Pulp and Paper Canada

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FOREST CERTIFICATION: Saving trees


November 1, 2001
By Pulp & Paper Canada

There is something about trees that causes people to become sentimental of a bygone era, when life seemed less hurried. In an age of high-tech gadgets and conveniences that are supposed to simplify li…

There is something about trees that causes people to become sentimental of a bygone era, when life seemed less hurried. In an age of high-tech gadgets and conveniences that are supposed to simplify life — but often achieve the opposite effect — many view the unhurried giants of the forest as a bulwark against the quickening pace of progress.

At the same time, the public has become used to and desires a high standard of living, marked by luxury, conveniences and consumer goods such as fine furniture, fancy paper wrappings and newspapers and magazines. Currently, such products require trees as a source of fibre.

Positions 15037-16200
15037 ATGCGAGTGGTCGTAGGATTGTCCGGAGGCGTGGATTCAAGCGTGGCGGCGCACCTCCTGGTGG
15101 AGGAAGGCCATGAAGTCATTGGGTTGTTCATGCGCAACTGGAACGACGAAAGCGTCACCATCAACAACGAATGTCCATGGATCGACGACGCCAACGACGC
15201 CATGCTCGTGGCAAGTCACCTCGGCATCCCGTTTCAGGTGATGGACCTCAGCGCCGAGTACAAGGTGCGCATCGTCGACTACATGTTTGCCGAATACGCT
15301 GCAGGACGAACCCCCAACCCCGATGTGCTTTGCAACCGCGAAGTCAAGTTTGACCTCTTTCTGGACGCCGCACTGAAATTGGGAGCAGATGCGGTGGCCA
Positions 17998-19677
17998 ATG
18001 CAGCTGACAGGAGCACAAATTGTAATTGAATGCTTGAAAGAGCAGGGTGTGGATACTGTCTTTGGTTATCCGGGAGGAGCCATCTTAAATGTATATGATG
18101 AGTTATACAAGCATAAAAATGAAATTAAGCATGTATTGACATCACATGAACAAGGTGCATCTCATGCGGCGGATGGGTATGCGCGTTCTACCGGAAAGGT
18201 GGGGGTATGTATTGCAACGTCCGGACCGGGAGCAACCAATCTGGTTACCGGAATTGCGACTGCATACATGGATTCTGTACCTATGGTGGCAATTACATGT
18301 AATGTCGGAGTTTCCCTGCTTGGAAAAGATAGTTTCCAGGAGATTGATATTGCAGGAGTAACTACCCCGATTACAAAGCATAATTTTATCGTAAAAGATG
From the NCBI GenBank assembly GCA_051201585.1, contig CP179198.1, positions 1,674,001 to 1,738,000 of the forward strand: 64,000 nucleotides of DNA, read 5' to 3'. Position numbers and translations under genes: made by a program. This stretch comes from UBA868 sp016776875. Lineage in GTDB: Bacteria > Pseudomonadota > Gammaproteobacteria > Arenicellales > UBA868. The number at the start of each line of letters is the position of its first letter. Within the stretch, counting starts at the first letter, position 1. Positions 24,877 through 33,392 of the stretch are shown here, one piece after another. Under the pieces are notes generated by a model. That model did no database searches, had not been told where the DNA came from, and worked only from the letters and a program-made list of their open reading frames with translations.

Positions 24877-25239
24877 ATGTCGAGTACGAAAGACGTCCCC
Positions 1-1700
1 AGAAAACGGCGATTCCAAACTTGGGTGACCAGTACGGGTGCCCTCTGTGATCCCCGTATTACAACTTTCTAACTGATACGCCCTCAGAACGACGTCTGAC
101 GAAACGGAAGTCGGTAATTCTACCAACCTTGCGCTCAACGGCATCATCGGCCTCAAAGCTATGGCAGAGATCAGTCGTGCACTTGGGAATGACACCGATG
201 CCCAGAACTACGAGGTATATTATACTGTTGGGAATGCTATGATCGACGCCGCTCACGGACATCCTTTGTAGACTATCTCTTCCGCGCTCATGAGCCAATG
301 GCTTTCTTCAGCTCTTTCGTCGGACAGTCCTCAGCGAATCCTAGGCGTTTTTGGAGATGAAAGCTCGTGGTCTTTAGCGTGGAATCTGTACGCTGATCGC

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Such forms the internal social debate — how to cut down fewer trees while not imperiling our standard of living. Such issues will become more important, it seems, as society finds a way to balance progress and peace.


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